Democracy is embattled. That is the message of the latest United Nations Development Program report, released earlier this month. Skepticism about the prospect of a new world order — destined to be more democratic — has given way to a backlash that considers democracy too messy for the job of state building. That view is cynical and wrong. Old problems such as inequality and inefficiency persist, but they will always exist. The compromises that are urged upon us, the sacrifice of individual freedom for peace and security, reflect the narrow interests of those in power, desperate to protect their advantages. They must be rejected.
The end of the Cold War ushered in a new era of democracy around the world. Termination of the superpower standoff held out the promise of a golden age of human rights and individual freedom. The fragmentation of existing states followed as communities asserted their right to self-determination. According to the U.N. report, 81 countries embraced democracy in the last two decades of the 20th century.
Unfortunately, violence often followed as vested interests fought those new voices. Just as troubling, once a new leadership took office, it often became more interested in perpetuating its power than exercising it on behalf of its citizens. As a result, the U.N. Development Report estimates that only 47 of those 81 countries are considered full democracies today. That is part of a global trend. The U.N. notes that 140 countries hold multiparty elections, a historical high-water mark, but only 82 of a total of nearly 200 are considered full democracies.
There are a variety of reasons for the emergence of this new authoritarianism. The report blames continuing levels of inequality — the income of the richest 5 percent of the world is 114 times higher than that of the poorest 5 percent — which allows governments to argue that democracy does not improve the lives of ordinary citizens. As in the 1970s and ’80s, politicians claim that development requires sacrifice, but invariably someone else makes them. In Chile, Malaysia and Russia, to name just a few offenders, governments have argued that peace and economic prosperity must precede democracy.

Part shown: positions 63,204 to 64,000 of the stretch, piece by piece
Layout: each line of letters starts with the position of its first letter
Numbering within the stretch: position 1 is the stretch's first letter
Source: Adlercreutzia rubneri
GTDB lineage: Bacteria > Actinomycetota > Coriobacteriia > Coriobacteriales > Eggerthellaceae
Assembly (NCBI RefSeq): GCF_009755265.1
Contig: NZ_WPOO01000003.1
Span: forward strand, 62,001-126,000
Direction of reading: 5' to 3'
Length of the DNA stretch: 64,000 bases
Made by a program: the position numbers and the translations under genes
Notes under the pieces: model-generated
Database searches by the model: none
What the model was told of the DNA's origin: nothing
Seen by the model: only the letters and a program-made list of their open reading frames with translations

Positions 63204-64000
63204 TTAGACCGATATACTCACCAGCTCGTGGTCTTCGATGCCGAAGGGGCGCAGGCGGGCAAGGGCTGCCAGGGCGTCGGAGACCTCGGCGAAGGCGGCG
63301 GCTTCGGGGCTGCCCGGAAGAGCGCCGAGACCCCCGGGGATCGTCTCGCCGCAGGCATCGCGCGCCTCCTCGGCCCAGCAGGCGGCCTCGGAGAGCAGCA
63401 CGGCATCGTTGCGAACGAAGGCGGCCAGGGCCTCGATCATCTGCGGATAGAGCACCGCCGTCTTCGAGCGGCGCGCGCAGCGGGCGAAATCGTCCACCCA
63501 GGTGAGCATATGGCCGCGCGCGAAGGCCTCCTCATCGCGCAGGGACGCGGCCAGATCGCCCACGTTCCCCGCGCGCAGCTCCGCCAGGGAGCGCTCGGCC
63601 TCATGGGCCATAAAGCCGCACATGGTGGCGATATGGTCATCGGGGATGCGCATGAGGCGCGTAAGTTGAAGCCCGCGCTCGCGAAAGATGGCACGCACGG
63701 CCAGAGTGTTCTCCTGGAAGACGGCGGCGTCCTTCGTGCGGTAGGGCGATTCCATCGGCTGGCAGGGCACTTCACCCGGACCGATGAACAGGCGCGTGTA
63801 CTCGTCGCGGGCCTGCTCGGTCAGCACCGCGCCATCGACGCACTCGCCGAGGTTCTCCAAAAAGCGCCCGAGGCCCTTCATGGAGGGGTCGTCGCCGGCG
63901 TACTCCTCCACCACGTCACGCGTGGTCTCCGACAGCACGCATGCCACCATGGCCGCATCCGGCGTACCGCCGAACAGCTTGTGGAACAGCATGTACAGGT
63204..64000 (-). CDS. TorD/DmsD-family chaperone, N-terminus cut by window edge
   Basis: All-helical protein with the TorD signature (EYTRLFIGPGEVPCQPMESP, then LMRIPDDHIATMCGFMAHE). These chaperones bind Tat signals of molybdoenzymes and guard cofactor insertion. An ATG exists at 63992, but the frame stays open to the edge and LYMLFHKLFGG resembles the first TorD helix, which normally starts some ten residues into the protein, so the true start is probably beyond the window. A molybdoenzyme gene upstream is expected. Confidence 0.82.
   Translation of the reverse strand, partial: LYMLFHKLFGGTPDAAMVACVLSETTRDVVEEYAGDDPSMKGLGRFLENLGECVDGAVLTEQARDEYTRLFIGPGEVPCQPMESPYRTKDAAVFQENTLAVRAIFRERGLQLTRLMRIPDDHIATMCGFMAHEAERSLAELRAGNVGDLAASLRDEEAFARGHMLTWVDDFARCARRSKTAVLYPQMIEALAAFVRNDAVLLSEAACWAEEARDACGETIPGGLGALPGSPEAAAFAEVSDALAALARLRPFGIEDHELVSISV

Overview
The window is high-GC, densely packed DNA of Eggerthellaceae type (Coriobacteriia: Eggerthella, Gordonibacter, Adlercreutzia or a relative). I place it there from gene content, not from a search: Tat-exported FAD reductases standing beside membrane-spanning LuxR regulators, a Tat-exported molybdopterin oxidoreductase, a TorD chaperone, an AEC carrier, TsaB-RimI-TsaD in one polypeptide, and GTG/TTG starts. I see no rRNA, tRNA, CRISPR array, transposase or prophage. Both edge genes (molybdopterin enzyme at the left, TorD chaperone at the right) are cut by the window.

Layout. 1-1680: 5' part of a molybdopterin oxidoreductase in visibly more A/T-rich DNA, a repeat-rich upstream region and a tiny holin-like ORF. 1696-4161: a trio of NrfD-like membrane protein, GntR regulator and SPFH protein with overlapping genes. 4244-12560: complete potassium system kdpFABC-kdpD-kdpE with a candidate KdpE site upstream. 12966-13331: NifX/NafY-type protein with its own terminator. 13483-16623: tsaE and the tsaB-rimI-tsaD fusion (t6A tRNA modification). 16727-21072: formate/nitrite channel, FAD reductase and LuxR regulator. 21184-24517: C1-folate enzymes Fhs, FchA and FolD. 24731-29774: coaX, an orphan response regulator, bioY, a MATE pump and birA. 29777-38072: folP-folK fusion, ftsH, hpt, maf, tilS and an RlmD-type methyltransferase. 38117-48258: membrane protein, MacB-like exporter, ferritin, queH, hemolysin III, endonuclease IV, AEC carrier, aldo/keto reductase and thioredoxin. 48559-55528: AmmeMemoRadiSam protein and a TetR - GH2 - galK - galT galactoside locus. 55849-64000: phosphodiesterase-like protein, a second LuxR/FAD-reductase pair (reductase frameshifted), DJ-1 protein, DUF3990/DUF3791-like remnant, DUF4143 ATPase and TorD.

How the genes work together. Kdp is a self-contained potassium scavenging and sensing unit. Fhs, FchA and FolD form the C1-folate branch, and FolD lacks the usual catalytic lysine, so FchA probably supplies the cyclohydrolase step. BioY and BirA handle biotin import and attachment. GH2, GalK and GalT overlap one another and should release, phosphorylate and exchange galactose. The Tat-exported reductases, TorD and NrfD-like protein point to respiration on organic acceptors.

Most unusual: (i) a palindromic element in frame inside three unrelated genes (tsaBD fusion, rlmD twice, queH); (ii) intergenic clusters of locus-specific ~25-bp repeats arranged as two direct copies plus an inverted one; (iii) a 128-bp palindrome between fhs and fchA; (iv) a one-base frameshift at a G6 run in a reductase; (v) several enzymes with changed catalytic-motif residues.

That is untrue. Democracy provides a check on the accumulation of power and privilege that permits inequalities to exist. Moreover, as the U.N. report argues, “History and academic research provide no evidence that authoritarian regimes are better at promoting economic and social progress.”
Another factor has been the Sept. 11 terrorist attacks on the United States, which recalibrated the debate over human rights and national security. When the U.S., one of the leaders in the fight for human rights worldwide, decides that it must restrike the balance, other governments will follow suit. The war against terrorism has been a golden opportunity for governments eager to suppress nationalist or ethnic movements; separatists are now easily conflated with terrorists. This temptation must be resisted.
Here, too, more democracy is the solution, not the problem. The institutionalization of political conflict via the ballot box can encourage peaceful development by giving opposition groups hope that they will eventually prevail by vote rather than the bullet. It is the lack of democracy that fuels the anger that breeds terrorism. Moreover, recent research shows that democracies are less prone to civil war than nondemocratic regimes; even new democracies are better equipped to cope with political upheaval. It has long been established that democratic countries almost never go to war with one another.
The U.N. report highlights the role that a free press plays in the fight to safeguard democracy. An independent press can restore public trust in democratic institutions, but the media must also be credible and reliable. Here, too, a balance must be struck between the need for accurate information and the diversity of views that a democracy demands.
Globalization has broken the hold of governments on the supply of information, but private media conglomerates can be just as biased, reflecting both the perspective of their individual owners or the developed world in which they live. At the other extreme is the cacophony of the Internet; it sprouts as many weeds as flowers and is capable of bringing out the worst and the best in human nature. Responsible journalism, imbued with an ethical sense and cognizant of its social responsibilities, is the best solution.
There are no easy answers to the problems that plague democracies. Any solution will be a compromise, subject to further debate and eventual shifts. But that is the nature of the democratic process — the worst possible political system, except for all the others.
In a time of both misinformation and too much information, quality journalism is more crucial than ever.
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